- Shaft construction within the urban area adjacent to the waterfront and elevated highway
- Creation of 58-ft (18m) diameter opening into an unreinforced secant pile-supported shaft
- Challenging ground conditions including artesian flow
- Deepest application of unreinforced secant piles to date. Prior depth benchmark- Vargas Shaft, New Irvington water tunnel, California, was also designed by Brierley Associates
“Bertha”, at 57.5-ft in diameter, was the largest EPB-TBM in the world at the time of launch in July 2013. After mining approximately 1,000-ft, Bertha encountered obstructions which resulted in the stopping of tunneling work due to mechanical problems that could not be repaired via interventions at the working face.
Seattle Tunnel Partners, a Joint Venture of Tutor-Perini and Dragados USA, along with the Washington State Department of Transportation determined that in order to continue, an access shaft was required to be built in front of the TBM to facilitate removal and repair of the cutter head assembly.
Brierley Associates was retained to: design an 80‑ft inside-diameter unreinforced secant pile shaft, complete finite element modeling using RISA 3D and Midas Geotechnical Tunnel System for structural and hydraulic analyses, and provide TBM cradle design, dewatering design, gantry style crane foundation analyses, instrumentation, settlement analyses, and other services.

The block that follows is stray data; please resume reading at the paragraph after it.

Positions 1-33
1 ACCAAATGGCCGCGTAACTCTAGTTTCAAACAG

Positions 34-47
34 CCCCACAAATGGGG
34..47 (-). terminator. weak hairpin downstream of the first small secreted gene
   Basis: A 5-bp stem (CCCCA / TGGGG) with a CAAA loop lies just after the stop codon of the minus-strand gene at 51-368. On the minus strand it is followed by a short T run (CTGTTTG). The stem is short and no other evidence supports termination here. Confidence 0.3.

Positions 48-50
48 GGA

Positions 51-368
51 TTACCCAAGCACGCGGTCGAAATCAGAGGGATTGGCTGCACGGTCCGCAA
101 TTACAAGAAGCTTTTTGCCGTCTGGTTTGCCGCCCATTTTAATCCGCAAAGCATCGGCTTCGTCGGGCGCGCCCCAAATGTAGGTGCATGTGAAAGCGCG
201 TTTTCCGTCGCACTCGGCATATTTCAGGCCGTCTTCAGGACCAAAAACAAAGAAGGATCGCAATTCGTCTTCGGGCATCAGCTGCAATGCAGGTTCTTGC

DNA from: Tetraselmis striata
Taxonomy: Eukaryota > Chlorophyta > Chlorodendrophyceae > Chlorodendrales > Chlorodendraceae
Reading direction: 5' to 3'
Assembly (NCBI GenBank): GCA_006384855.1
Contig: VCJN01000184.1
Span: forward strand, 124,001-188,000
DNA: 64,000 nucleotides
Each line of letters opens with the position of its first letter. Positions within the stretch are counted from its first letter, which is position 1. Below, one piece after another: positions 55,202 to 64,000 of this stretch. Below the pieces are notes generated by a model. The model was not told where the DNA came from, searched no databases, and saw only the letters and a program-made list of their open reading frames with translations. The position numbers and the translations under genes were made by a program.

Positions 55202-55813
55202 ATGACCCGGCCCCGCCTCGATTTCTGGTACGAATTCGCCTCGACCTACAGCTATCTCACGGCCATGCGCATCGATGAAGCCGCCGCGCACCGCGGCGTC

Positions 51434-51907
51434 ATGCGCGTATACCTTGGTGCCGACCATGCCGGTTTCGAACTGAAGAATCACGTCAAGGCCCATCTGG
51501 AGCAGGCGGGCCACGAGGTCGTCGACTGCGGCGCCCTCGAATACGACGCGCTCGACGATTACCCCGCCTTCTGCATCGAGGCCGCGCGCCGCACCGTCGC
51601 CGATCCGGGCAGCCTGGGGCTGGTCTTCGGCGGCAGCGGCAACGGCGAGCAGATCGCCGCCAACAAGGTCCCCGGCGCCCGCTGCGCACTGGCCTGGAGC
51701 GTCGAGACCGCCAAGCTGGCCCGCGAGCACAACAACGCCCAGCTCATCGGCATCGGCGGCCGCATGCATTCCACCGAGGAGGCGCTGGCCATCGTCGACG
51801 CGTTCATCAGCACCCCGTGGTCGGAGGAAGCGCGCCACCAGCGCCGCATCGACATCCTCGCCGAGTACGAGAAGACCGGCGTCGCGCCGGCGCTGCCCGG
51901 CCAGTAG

Unanticipated subsurface conditions were encountered near the base of the shaft and beneath the secant pile tips. Instead of a hard, cohesive material, a cohesionless silt deposit was encountered during drilling for dewatering wells. As a result, an extensive dewatering and depressurization system was required to control base stability as the excavation advanced to 115-ft depth.
The access shaft was comprised of overlapping secant piles that ranged in diameter from 3- to 10-feet (1m to 3m). Settlement Mitigation Piles (SESMP’s) had been installed along each side of the TBM alignment to control tunneling-induced ground deformation. It was, therefore, necessary to interweave the shaft secant piles and the SESMP’s and grout the interstitial spaces to create a continuous wall. This resulted in an oddly-shaped shaft that, when penetrated by the TBM, caused complex bending moments to develop.
Strict settlement criteria were imposed on the gantry style crane, which was sized for a 1,300 MTON pick. The access shaft walls and pre-existing SESMP’s successfully supported the crane during TBM cutter head removal and replacement.